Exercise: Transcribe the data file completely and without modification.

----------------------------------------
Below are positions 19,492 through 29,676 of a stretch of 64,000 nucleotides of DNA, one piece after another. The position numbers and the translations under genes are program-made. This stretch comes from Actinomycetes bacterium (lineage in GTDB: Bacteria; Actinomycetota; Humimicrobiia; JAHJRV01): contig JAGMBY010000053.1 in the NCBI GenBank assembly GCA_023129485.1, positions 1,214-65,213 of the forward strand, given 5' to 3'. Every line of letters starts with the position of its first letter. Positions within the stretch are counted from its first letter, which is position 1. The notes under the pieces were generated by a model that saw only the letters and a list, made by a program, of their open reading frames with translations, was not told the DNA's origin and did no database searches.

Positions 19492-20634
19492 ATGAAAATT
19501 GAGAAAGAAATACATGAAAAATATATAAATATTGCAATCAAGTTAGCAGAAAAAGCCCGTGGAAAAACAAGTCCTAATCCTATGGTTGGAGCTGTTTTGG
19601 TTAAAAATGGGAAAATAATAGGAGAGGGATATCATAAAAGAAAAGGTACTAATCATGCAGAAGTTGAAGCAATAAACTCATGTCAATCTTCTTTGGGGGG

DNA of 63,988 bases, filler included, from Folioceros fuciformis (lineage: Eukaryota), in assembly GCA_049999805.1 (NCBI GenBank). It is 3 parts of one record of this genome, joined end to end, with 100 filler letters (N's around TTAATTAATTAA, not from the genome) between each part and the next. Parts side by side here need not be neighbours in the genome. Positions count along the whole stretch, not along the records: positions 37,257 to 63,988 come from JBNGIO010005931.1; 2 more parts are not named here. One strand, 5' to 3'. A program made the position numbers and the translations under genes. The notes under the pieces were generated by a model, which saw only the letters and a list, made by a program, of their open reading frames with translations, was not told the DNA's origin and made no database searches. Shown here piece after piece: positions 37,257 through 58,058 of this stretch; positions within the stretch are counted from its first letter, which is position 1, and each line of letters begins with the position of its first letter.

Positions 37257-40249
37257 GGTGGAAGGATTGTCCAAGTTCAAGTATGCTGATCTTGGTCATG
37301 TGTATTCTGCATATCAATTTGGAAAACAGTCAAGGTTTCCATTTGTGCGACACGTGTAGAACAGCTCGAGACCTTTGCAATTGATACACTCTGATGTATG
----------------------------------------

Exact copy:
Below are positions 19,492 through 29,676 of a stretch of 64,000 nucleotides of DNA, one piece after another. The position numbers and the translations under genes are program-made. This stretch comes from Actinomycetes bacterium (lineage in GTDB: Bacteria; Actinomycetota; Humimicrobiia; JAHJRV01): contig JAGMBY010000053.1 in the NCBI GenBank assembly GCA_023129485.1, positions 1,214-65,213 of the forward strand, given 5' to 3'. Every line of letters starts with the position of its first letter. Positions within the stretch are counted from its first letter, which is position 1. The notes under the pieces were generated by a model that saw only the letters and a list, made by a program, of their open reading frames with translations, was not told the DNA's origin and did no database searches.

Positions 19492-20634
19492 ATGAAAATT
19501 GAGAAAGAAATACATGAAAAATATATAAATATTGCAATCAAGTTAGCAGAAAAAGCCCGTGGAAAAACAAGTCCTAATCCTATGGTTGGAGCTGTTTTGG
19601 TTAAAAATGGGAAAATAATAGGAGAGGGATATCATAAAAGAAAAGGTACTAATCATGCAGAAGTTGAAGCAATAAACTCATGTCAATCTTCTTTGGGGGG

DNA of 63,988 bases, filler included, from Folioceros fuciformis (lineage: Eukaryota), in assembly GCA_049999805.1 (NCBI GenBank). It is 3 parts of one record of this genome, joined end to end, with 100 filler letters (N's around TTAATTAATTAA, not from the genome) between each part and the next. Parts side by side here need not be neighbours in the genome. Positions count along the whole stretch, not along the records: positions 37,257 to 63,988 come from JBNGIO010005931.1; 2 more parts are not named here. One strand, 5' to 3'. A program made the position numbers and the translations under genes. The notes under the pieces were generated by a model, which saw only the letters and a list, made by a program, of their open reading frames with translations, was not told the DNA's origin and made no database searches. Shown here piece after piece: positions 37,257 through 58,058 of this stretch; positions within the stretch are counted from its first letter, which is position 1, and each line of letters begins with the position of its first letter.

Positions 37257-40249
37257 GGTGGAAGGATTGTCCAAGTTCAAGTATGCTGATCTTGGTCATG
37301 TGTATTCTGCATATCAATTTGGAAAACAGTCAAGGTTTCCATTTGTGCGACACGTGTAGAACAGCTCGAGACCTTTGCAATTGATACACTCTGATGTATG